WASHINGTON — President Trump said Monday that “everybody” enjoyed his White House coronavirus briefings — including himself — and vowed they will be back, just not daily.

In an Oval Office interview with The Post during which he predicted a strong economic rebound from the coronavirus crisis by the end of the year, and offered his opinions on presumptive Democratic challenger Joe Biden’s best pick for a running mate and the sex-assault allegations facing the former vice president, Trump said the briefings were must-see TV.

And he credited his frequent clashes with reporters for making engaging content.

“We set every record with those press conferences. Six million people all the time. You know we had tremendous numbers, literally, it was in [Fox New host] Bret Baier’s slot, and we did like 30 in a row,” Trump said.

“I heard, is this true? It was the highest rated hour in cable television history. That’s what I heard. I don’t know if that’s true.”

Trump, who ended the daily briefings last week, said there would continue to be one or two a week as he pivots from crisis management to reopening the economy. He said his new White House press secretary, Kayleigh McEnany, would be holding court at some of those sessions.

The president mused about the difference between his coronavirus briefings and his formerly packed rallies, made impossible by spread of the virus, which has sickened more than 1 million Americans, killed nearly 70,000, and left 30 million unemployed.

A lack of re-election rallies before November would be at “a big disadvantage,” he said.

“I hope we’re going to be able to get the rallies back before the election,” Trump said. “I actually think it’s very important. I think that would be a big — a big disadvantage to me if we didn’t, if we couldn’t have the rallies back.

“People are wanting the rallies. They want to have them so badly. They were informative but they were fun.”

Trump asked reporters from The Post whether rallies or his coronavirus briefings at the White House were more important, connecting the two forums as ways to “get around the fake news.”

“So, which is more important, the rally or the press conferences?” Trump inquired.

White House Press Secretary Kayleigh McEnanyGetty Images

Asked for his own preference, the president said: “I think they both work. You know, they are very different, though, I suspect.”

Trump said he enjoys sparring with reporters in the White House briefing room and that he believes “everybody” likes watching them, even senior citizens who his advisers began to believe were being turned off by hostile exchanges.

“I was told that some people didn’t like the combative attitude so much. And I can a little bit understand that. But I would say from the standpoint of watching it and wanting to watch, that would be more interesting than having boring questions asked.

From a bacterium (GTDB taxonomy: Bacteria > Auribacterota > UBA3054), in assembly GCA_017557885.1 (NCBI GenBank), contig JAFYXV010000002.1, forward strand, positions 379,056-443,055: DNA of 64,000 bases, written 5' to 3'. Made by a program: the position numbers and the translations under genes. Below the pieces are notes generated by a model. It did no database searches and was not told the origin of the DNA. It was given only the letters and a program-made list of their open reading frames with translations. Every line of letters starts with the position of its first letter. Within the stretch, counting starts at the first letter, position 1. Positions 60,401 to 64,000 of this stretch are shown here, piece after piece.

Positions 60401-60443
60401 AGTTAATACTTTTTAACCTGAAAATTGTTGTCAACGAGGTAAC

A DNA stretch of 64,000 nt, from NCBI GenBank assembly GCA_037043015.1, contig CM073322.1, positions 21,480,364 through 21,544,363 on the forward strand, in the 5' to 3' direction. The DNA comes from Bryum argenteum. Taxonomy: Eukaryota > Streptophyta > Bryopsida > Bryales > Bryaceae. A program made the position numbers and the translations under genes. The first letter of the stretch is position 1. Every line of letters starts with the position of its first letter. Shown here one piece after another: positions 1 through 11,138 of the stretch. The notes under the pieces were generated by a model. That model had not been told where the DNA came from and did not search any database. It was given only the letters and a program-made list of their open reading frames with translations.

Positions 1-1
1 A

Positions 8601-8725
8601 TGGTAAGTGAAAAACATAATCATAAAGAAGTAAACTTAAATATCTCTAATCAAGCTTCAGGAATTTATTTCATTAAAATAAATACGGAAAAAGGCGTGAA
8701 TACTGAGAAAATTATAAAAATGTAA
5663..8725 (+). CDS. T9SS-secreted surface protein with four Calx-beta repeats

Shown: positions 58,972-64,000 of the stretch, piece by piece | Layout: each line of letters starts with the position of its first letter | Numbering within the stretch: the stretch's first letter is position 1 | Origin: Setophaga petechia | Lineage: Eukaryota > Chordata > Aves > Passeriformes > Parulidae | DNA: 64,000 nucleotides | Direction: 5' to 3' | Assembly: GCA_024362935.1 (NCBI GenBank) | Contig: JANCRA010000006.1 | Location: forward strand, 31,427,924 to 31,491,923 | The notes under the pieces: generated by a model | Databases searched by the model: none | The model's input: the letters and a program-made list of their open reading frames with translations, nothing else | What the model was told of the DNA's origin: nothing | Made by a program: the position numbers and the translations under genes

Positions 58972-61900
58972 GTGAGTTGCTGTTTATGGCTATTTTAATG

“And you know, at the same time, they shouldn’t be asking the same question every press conference just trying to get a rise, you know.”

Trump claimed that if he turned off the cameras facing journalists, they would “take a different attitude. They wouldn’t care, you know. But then it wouldn’t be as good a viewing.

“A lot of people love when the press hits me, you know, when I go at it with the press — they like it,” Trump said. He admitted he liked the arena, too.

“Yeah, I do I, I’m OK with it. I’d rather have a normal, you know, normal — a more normal situation, but I do. And they like it. Some people don’t like it. I have a feeling everybody likes it because, you know, it’s more exciting than sitting there falling asleep.”

He singled out two CBS News journalists as people who particularly irritated him — Weijia Jiang and Paula Reid during the briefings.

“It wasn’t Donna Reed, I can tell you that,” Trump said, referring back to the film and TV star best known for playing Mary Bailey in “It’s A Wonderful Life” and later starring as the mom in an eponymous family TV sitcom of the ’50s and ’60s.

“Paula Reid, she’s sitting there and I say, ‘How angry. I mean, What’s the purpose?’  They’re not even tough questions, but you see the attitude of these people, it’s like incredible.

“So you know, I enjoyed it,” Trump concluded.

“You know, we didn’t stop them. I mean, this is breaking, this, but we didn’t stop them. Because we’ll probably do maybe one a week, sometimes two depending on the news, but Kayleigh’s going to be able to do them,” Trump said.

“We’ll do them. We get a lot of people watching, and it’s the way that you get around fake news. In other words, I have a much bigger audience than anybody’s ever had.”



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